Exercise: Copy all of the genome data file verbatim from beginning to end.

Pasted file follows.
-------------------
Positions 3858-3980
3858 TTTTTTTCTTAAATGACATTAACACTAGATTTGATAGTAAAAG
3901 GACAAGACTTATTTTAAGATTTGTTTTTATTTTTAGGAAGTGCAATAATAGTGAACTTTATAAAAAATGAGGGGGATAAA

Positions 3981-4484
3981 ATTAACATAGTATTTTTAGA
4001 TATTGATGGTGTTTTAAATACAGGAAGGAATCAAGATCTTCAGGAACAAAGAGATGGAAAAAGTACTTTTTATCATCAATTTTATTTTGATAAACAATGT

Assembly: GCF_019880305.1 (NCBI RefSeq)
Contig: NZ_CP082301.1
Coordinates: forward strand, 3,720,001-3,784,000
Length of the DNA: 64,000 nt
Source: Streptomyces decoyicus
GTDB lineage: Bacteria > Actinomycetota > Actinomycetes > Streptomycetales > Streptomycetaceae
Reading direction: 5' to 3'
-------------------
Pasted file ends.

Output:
Positions 3858-3980
3858 TTTTTTTCTTAAATGACATTAACACTAGATTTGATAGTAAAAG
3901 GACAAGACTTATTTTAAGATTTGTTTTTATTTTTAGGAAGTGCAATAATAGTGAACTTTATAAAAAATGAGGGGGATAAA

Positions 3981-4484
3981 ATTAACATAGTATTTTTAGA
4001 TATTGATGGTGTTTTAAATACAGGAAGGAATCAAGATCTTCAGGAACAAAGAGATGGAAAAAGTACTTTTTATCATCAATTTTATTTTGATAAACAATGT

Assembly: GCF_019880305.1 (NCBI RefSeq)
Contig: NZ_CP082301.1
Coordinates: forward strand, 3,720,001-3,784,000
Length of the DNA: 64,000 nt
Source: Streptomyces decoyicus
GTDB lineage: Bacteria > Actinomycetota > Actinomycetes > Streptomycetales > Streptomycetaceae
Reading direction: 5' to 3'